“Hope deferred makes the heart sick, but a desire fulfilled is a tree of life.”
In this verse, Solomon states a reality of the human condition: hope that is seriously delayed or never comes to pass makes the heart sick. But when our longings and desires are fulfilled, the experience is joyfully fulfilling.
The problem, however, is that this describes a way of living that is highly dependent on circumstances. If we get what we hope for within the time we expected, then we are happy. If not, we are bitterly disappointed.
This is not the way Christians are called to live. When we look at this verse through the lens of the kingdom of God, it teaches something essential about our Christian walk, and I believe it links with the previous verse that emphasizes discipline and perseverance.
What you hope for and set your heart on matters, and so does your discipline and perseverance in pursuing what you hope for. At the heart of it all is your attitude; your mindset. Foolish people have a self-oriented mindset, hope for the wrong things, and when their hope is delayed or deferred (which is inevitable in a fallen world), their heart is crushed. As a result, they give up.
Hope for a Christian is very different than the world’s idea of hope. God calls us to a Christ-centered mindset, and our hope is grounded in God’s promises and faithfulness, not in circumstances. As a result, Christians follow a very different path.
In the book of Ephesians, the apostle Paul prays this for us:
"... that the God of our Lord Jesus Christ, the Father of glory, may give you the Spirit of wisdom and of revelation in the knowledge of him, having the eyes of your hearts enlightened, that you may know what is the hope to which he has called you, what are the riches of his glorious inheritance in the saints, and what is the immeasurable greatness of his power toward us who believe, according to the working of his great might." (Ephesians 1.17-19)
Paul prays that the Lord will enlighten "the eyes of our hearts" so that we might know and understand the hope, riches, and power that we have in Christ. Paul does not pray a general prayer, such as "Lord, please bless the Ephesians." Rather, he prays specifically that the Lord would enlighten our hearts so that we would understand and act upon the realities of life in Christ.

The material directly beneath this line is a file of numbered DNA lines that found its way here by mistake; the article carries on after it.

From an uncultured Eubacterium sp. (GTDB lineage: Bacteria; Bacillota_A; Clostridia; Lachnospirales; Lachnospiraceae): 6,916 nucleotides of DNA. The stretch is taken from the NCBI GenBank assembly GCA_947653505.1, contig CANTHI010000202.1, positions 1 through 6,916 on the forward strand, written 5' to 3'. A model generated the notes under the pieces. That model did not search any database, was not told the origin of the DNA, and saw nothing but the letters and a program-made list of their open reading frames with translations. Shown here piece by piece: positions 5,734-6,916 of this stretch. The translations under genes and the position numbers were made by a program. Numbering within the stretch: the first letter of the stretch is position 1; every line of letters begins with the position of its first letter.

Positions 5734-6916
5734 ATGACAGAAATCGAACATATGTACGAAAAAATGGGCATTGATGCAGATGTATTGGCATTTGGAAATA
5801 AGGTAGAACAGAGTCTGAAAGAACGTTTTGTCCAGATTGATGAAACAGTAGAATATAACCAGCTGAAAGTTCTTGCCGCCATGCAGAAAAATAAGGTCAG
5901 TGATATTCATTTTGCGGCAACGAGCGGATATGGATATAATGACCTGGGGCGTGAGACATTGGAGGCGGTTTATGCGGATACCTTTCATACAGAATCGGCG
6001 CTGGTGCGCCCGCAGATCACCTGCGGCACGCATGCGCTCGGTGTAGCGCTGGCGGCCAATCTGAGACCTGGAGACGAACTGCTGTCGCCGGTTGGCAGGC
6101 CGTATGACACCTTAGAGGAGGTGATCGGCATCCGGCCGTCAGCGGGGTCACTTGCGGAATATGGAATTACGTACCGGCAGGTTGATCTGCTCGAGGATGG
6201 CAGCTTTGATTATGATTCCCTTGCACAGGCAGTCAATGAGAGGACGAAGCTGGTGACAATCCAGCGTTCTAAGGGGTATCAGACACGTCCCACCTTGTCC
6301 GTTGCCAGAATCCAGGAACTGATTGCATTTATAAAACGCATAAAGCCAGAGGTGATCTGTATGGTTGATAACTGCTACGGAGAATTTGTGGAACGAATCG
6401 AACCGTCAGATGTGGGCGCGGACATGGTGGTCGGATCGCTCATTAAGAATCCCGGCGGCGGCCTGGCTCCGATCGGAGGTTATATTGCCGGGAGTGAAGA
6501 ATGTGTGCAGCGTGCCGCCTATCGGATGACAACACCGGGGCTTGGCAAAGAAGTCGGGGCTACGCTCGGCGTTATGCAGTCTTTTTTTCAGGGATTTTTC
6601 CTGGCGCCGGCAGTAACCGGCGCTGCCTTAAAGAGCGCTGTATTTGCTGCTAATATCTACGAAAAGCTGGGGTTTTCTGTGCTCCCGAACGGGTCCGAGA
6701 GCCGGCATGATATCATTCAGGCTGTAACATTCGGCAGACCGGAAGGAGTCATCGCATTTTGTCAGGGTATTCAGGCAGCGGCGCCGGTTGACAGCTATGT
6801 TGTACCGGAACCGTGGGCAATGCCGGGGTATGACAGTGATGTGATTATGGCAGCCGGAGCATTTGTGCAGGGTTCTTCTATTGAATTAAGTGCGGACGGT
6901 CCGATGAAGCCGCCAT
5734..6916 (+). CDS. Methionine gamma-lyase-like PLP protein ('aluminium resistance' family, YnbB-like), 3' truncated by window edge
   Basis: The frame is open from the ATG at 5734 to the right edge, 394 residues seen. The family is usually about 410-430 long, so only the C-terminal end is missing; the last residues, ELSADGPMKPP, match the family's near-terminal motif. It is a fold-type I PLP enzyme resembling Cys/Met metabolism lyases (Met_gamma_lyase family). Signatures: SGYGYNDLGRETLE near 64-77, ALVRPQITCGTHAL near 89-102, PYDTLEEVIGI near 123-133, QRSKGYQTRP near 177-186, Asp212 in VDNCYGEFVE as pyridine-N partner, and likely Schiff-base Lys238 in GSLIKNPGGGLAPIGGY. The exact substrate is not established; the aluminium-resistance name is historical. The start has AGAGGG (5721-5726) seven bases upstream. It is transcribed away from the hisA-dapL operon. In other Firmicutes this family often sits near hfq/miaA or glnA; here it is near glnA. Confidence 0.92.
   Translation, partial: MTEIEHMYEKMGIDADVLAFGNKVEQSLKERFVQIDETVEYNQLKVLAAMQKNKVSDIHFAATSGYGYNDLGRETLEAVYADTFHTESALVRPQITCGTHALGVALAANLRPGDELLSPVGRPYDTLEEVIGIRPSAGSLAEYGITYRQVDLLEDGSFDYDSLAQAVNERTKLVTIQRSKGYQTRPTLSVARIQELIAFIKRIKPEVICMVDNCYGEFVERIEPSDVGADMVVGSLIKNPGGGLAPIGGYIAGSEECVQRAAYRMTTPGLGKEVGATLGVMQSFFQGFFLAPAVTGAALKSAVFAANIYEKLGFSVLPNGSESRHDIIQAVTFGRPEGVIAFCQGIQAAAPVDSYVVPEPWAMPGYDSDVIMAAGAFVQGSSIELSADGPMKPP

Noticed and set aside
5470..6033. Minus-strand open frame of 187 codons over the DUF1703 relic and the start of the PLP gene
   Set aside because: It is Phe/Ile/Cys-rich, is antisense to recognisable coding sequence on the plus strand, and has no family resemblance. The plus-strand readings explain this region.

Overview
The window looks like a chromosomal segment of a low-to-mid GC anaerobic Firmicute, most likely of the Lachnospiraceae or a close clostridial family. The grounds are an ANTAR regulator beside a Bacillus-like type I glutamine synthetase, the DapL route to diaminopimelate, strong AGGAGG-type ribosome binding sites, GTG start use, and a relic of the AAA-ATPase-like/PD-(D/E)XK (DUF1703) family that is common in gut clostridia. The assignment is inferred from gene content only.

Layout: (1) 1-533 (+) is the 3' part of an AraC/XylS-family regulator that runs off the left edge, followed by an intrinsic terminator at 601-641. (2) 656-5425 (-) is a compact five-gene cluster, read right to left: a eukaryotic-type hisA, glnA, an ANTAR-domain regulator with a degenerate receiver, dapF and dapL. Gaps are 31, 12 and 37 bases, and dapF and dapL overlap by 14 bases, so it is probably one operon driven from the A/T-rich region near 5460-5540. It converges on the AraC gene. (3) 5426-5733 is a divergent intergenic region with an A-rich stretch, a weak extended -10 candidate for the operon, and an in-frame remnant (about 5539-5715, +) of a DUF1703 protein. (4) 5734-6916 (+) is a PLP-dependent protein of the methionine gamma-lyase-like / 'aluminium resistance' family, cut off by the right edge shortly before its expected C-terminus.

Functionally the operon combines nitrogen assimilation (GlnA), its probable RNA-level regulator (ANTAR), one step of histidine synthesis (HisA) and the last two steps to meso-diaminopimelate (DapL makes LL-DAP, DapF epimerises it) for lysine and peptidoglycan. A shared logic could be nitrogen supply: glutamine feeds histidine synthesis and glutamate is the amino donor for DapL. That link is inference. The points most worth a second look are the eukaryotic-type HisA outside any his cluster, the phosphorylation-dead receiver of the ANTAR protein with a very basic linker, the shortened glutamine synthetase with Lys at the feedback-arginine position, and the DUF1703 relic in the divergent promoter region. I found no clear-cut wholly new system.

When scripture speaks of "knowing" or "understanding" a truth or a principle, it is always with action in mind. Not mere concepts or principles, but action and daily practice.
The first reality that Paul prays that we would understand is "the hope to which he has called you." Hope concerns the future. When I read this, my thoughts go immediately to Romans 8:18-21.
"For we know that the whole creation has been groaning together in the pains of childbirth until now. And not only the creation, but we ourselves, who have the first fruits of the Spirit, groan inwardly as we wait eagerly for adoption as sons, the redemption of our bodies. For in this hope we were saved. Now hope that is seen is not hope. For who hopes for what he sees? But if we hope for what we do not see, we wait for it with patience."
Hope for the followers of Jesus is not wishful thinking; rather, it is confident expectation. It is firm assurance. This is what Paul prays that we will understand and act upon. Paul says that God has "called" us to this hope. This means that the Lord has called us to live each day in the confidence that he will fulfill his promise of restoring the earth and redeeming our bodies.
This message is echoed in Titus 2.11-13: "For the grace of God has appeared, bringing salvation for all people, training us to renounce ungodliness and worldly passions, and to live self-controlled, upright, and godly lives in the present age, waiting for our blessed hope, the appearing of the glory of our great God and Savior Jesus Christ ...".Our future is certain. Our hope is secure. Let us then live and work every day in the confidence of the reality of that hope.